The Omicron variant of COVID-19 is here and cases are surging throughout the county, region and state.
We are in an interesting period of the pandemic. The quarantine or isolation period is five days and in most cases it takes more than five days to receive test results.
What should a person do? One of the most important things we can all do is stay home if we are sick. If you suspect you have COVID-19, stay home for five days. Some people might experience fever longer than five days; they should be fever-free for 24 hours before leaving home.
If you are sick with COVID-19 or think you might have COVID-19, follow the steps below to care for yourself and to help protect other people in your home and community.
Stay home except to get medical care
Stay home for five (5) days after testing positive. If you still have a fever after five days, stay home for a full 24 hours after being fever-free. Most people with COVID-19 have mild illness and can recover at home without medical care. Do not leave your home, except to get medical care. Do not visit public areas.
Take care of yourself. Get rest and stay hydrated.
Stay in touch with your doctor. Call before you get medical care. Be sure to get care if you have trouble breathing, or have any other emergency warning signs, or if you think it is an emergency.
Avoid public transportation, ride-sharing, or taxis.
Separate yourself from other people
As much as possible, stay in a specific room and away from other people and pets in your home. If possible, you should use a separate bathroom. If you need to be around other people or animals in or outside of the home, wear a mask.
Tell your close contacts that they may have been exposed to COVID-19. An infected person can spread COVID-19 starting 48 hours (or 2 days) before the person has any symptoms or tests positive. By letting your close contacts know they may have been exposed to COVID-19, you are helping to protect everyone.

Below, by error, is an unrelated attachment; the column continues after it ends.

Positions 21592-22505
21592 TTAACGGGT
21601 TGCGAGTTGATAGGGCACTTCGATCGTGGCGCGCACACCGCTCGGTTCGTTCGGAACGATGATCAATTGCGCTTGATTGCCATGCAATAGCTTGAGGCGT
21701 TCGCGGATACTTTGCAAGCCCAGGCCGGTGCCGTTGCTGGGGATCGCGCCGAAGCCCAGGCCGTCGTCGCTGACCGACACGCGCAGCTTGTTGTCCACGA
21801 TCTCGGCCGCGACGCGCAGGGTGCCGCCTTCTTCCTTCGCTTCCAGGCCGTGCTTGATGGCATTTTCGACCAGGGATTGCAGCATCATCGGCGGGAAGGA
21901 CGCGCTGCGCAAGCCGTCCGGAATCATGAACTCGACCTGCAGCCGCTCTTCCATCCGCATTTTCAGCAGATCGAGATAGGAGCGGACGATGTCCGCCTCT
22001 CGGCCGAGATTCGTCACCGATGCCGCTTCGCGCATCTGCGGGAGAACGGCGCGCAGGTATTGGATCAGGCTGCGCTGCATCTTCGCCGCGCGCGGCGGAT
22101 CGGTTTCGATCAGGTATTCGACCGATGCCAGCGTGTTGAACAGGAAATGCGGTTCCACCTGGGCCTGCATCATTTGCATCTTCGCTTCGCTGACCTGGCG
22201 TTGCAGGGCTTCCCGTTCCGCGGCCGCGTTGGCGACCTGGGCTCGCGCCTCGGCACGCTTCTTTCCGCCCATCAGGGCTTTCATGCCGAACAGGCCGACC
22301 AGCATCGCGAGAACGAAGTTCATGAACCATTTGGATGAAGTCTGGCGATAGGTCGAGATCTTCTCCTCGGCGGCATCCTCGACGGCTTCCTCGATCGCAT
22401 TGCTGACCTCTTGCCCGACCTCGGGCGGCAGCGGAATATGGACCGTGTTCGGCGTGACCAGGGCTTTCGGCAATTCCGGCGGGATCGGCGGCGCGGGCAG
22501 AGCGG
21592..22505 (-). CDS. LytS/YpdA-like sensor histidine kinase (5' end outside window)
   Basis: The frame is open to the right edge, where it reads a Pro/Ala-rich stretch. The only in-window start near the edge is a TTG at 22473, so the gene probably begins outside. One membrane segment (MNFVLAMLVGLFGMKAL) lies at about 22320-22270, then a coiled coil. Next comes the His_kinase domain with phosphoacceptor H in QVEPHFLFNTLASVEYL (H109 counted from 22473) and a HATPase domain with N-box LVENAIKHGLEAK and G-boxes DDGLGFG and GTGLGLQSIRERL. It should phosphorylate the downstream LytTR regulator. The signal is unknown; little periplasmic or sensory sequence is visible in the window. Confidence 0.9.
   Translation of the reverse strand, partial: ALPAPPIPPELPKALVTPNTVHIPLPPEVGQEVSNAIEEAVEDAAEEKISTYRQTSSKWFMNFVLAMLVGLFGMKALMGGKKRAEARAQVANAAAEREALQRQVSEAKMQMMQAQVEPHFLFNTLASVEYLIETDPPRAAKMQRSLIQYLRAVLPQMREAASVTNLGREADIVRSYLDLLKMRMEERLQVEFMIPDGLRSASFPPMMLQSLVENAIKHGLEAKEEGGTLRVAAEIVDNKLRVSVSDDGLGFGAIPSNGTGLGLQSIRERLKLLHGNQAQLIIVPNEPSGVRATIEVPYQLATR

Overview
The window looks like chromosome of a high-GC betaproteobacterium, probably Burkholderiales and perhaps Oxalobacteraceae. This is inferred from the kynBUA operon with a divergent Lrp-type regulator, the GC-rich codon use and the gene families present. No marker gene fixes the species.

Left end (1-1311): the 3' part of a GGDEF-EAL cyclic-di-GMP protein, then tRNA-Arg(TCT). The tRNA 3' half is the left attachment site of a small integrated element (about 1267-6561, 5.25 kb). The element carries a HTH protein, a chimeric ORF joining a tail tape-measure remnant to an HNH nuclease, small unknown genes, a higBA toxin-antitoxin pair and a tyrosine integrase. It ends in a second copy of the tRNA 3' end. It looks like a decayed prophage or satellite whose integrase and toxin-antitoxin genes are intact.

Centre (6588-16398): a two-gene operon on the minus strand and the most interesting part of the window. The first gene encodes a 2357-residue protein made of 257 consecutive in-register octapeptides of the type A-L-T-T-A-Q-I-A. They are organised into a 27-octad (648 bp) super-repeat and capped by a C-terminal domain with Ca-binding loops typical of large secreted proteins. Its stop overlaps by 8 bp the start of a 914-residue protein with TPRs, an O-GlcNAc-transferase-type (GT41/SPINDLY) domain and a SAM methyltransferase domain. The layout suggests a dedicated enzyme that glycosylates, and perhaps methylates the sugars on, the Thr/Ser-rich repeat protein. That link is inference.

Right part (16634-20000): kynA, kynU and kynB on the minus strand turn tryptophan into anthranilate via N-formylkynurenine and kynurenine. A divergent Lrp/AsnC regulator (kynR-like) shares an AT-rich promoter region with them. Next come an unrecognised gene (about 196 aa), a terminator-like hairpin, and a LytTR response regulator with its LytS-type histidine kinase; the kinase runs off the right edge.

Monitor your symptoms
Symptoms of COVID-19 can include fever, cough, diarrhea, vomiting, loss of taste, loss of smell and sore throat.
When to seek emergency medical attention
Look for emergency warning signs for COVID-19. If someone is showing any of these signs, seek emergency medical care immediately:
- Trouble breathing
- Persistent pain or pressure in the chest
- New confusion
- Inability to wake or stay awake
- Bluish lips or face
Call 911 or call ahead to your local emergency facility: Notify the operator that you are seeking care for someone who has or may have COVID-19.
Call ahead before visiting your doctor
Many medical visits for routine can be postponed or done by phone or telemedicine.
If you have a medical appointment that cannot be postponed, call your doctor’s office, and tell them you have or may have COVID-19. This will help the office protect themselves and other patients.
If you are sick, wear a mask over your nose and mouth
You should wear a mask over your nose and mouth if you must be around other people or animals, including pets (even at home).
You don’t need to wear the mask if you are alone. If you can’t put on a mask (because of trouble breathing, for example), cover your coughs and sneezes in some other way. Try to stay at least six feet away from other people. This will help protect the people around you.
Masks should not be placed on young children under the age of 2 years, anyone who has trouble breathing, or anyone who is not able to remove the mask without help.
Cover your coughs and sneezes
Cover your mouth and nose with a tissue when you cough or sneeze.
Throw away used tissues in a lined trash can.
Immediately wash your hands with soap and water for at least 20 seconds. If soap and water are not available, clean your hands with an alcohol-based hand sanitizer that contains at least 60% alcohol.
Clean your hands often
Wash your hands often with soap and water for at least 20 seconds. This is especially important after blowing your nose, coughing, or sneezing; going to the bathroom; and before eating or preparing food.
Use hand sanitizer if soap and water are not available. Use an alcohol-based hand sanitizer with at least 60% alcohol, covering all surfaces of your hands and rubbing them together until they feel dry.
Soap and water are the best option, especially if hands are visibly dirty.
Avoid touching your eyes, nose, and mouth with unwashed hands.
Reminder: prevention is protection
Each day we all make decisions that affect our health. During this surge time, which is also flu season, drink plenty of water, eat nutrient-rich food, and use all of the tools available to promote your health.